Speak or Stay Silent?
Do you make mistakes? I sure do. It is so much easier to simply react to people rather than stopping, thinking, and responding in love. Pastor Chad talked about Shadrach, Meshach, and Abednego on Sunday and how they responded to King Nebuchadnezzar when he went a little crazy with power. The king was so confident in his kingdom and the decrees he had made, and that left no room for intelligent discourse. The king had appointed these men as administrators over Babylon at Daniel’s request. He had acknowledged God as the “God of gods and the Lord of kings” fairly recently (Dan. 2:47). But he orders a gigantic golden image to be made and loses his mind. I suppose having a gold ninety-foot high, nine-foot wide statue made is a clue that he was not in his right mind. He decides that whoever doesn’t worship the statue will be killed. When it is brought to his attention that Shadrach, Meshach, and Abednego are not bowing down, he is furious. Then, in answer to his rant, the three men gently, but firmly tell him no. They even say, “King Nebuchadnezzar, we do not need to defend ourselves before you in this matter.” (Dan. 3:16) They very clearly tell him that it doesn’t matter what he does, they won’t bow down to his gods or the idol he had made. As with all megalomaniacs, this calm, decisive answer makes Nebuchadnezzar even more angry.
Sometimes our gentle answers do not get gentle reactions. And yet, that is how we are called to respond. Because even if Nebuchadnezzar’s heart hadn’t been completely (though temporarily) changed by the miracle that followed, we know that other people in that room would have been in awe of the way they stood up for what they believed. This is often what we don’t see–the results of standing our ground gently, but firmly. The problem comes when we are standing our ground on our own beliefs rather than what is written in Scripture. That is usually when our answers come out much more forcefully than necessary. The next time you feel yourself getting very angry about something, check Scripture. You could be completely wrong.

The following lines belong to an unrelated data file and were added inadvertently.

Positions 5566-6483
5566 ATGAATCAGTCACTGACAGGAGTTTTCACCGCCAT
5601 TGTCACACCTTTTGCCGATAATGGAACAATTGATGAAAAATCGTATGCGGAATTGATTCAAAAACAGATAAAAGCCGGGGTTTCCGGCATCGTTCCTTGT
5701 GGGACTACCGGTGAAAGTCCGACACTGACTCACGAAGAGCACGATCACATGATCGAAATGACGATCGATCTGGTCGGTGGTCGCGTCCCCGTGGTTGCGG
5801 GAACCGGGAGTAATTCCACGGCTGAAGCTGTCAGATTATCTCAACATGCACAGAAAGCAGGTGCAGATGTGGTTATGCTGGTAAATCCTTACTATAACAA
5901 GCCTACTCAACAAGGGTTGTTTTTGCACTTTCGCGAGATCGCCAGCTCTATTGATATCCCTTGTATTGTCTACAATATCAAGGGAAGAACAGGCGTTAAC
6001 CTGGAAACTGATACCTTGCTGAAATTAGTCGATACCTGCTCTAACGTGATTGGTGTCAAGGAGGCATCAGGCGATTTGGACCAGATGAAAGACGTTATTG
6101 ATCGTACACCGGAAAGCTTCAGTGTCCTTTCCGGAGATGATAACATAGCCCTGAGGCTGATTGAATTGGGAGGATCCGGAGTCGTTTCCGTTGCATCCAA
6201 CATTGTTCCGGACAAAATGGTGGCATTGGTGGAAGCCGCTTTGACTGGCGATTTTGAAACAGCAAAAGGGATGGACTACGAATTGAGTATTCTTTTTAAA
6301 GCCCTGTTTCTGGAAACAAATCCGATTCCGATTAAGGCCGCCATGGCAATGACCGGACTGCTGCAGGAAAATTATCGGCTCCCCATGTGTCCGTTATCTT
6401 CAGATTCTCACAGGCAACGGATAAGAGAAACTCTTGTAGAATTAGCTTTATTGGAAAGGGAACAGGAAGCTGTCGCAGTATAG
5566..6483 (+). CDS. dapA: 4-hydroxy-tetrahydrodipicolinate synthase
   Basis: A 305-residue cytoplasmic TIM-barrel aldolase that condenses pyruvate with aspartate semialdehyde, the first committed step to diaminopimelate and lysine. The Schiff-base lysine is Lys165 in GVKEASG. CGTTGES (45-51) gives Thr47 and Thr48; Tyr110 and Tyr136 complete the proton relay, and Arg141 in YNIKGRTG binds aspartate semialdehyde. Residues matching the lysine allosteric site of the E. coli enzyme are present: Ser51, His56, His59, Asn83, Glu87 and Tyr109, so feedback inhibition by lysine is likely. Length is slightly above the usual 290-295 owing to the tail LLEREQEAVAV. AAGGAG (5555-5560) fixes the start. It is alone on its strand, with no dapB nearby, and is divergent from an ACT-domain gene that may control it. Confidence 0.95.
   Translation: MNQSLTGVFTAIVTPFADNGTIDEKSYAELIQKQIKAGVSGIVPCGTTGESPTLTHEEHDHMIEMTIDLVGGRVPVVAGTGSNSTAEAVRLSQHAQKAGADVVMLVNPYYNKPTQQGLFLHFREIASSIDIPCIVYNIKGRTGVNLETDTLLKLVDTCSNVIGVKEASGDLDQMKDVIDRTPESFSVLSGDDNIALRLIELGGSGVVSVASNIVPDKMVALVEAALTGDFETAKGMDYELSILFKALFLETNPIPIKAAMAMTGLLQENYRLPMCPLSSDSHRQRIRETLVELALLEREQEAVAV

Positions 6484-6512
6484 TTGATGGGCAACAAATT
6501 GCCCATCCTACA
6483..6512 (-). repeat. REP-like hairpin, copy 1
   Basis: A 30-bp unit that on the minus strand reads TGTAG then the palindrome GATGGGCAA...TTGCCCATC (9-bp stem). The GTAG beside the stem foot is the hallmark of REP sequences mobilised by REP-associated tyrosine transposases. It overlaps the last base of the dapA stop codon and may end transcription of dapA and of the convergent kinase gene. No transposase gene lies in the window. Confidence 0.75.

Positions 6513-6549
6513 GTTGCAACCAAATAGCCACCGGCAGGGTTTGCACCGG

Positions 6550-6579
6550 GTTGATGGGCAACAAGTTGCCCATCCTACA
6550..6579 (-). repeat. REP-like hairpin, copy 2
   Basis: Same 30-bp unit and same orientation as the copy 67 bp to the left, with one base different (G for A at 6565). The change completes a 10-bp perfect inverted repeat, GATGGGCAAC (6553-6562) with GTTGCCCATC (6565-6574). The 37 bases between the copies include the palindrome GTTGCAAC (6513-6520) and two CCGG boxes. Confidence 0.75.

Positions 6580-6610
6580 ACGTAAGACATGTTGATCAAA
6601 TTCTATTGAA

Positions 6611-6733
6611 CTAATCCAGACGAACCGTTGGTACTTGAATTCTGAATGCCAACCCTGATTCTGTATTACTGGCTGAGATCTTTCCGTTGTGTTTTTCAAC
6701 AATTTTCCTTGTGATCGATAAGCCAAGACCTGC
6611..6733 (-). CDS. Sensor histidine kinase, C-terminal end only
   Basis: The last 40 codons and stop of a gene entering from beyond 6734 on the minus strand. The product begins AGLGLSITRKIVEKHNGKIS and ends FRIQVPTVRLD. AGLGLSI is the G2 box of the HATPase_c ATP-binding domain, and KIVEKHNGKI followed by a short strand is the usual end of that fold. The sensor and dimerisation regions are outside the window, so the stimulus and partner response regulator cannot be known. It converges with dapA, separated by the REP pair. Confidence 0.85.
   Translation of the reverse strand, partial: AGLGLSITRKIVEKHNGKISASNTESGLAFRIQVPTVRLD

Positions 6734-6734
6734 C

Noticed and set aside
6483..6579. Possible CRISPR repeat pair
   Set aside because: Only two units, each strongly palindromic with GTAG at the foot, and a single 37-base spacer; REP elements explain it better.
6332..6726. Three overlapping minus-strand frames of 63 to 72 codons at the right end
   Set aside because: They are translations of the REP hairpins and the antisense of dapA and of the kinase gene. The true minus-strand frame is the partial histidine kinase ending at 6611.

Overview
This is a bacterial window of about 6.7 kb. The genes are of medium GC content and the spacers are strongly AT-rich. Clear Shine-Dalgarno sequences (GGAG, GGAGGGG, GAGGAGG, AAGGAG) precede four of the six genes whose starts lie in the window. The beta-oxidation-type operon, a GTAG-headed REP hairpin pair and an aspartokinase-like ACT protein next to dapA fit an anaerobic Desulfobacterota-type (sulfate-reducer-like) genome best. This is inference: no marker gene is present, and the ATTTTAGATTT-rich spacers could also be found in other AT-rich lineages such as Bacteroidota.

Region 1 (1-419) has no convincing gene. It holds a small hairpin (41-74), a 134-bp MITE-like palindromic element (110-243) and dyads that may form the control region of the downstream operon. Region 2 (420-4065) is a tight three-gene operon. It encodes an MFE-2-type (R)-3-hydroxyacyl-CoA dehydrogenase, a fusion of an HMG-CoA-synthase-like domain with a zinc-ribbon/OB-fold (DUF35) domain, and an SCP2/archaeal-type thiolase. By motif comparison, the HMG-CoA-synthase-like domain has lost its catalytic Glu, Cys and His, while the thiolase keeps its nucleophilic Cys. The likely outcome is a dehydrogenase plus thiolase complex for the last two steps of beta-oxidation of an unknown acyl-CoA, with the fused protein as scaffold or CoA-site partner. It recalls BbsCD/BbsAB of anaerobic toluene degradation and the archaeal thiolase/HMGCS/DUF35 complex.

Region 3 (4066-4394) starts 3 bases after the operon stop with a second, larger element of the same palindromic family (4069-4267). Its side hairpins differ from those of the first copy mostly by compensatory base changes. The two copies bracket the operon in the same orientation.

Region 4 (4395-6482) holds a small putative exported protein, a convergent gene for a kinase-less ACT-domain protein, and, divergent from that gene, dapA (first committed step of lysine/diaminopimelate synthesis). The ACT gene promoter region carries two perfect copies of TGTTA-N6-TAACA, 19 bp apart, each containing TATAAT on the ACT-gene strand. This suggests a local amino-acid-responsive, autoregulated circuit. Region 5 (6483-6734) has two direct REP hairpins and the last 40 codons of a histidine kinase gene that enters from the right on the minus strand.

Shadrach and crew were not standing against the king. They were standing against what the king was telling them to do. There is a difference, and we need to be cautious about what we are saying along with how we are saying it. Those men clearly had reason to tell the king he was completely wrong. Remember Nebuchadnezzar had acknowledged the authority and power God has just one chapter before this story. While this part of the story could have been a few years later, these friends of Daniel’s could have reminded the king what he had said. But they read the room, recognized the king was not in his right mind, and proceeded to just stand without arguing, without preaching, without scolding, without trying to show the king how mistaken he was. While they ended up in the fire anyway, God saved them absolutely. They didn’t even smell like fire! That was a thorough rescue. And Nebuchadnezzar completely changes his tune. All because of what God did. Not because of a sermon the faithful men preached–what they said was only three sentences long! Only because they acknowledged God as the only One they would bow to, and what God did.
It is too easy for us to think we can handle things. We can find the words, we can preach the best sermon they’ve ever heard, we can be the very best example out there. But God is the One Who is in control. Sometimes we need to stand firmly but quietly and let Him work.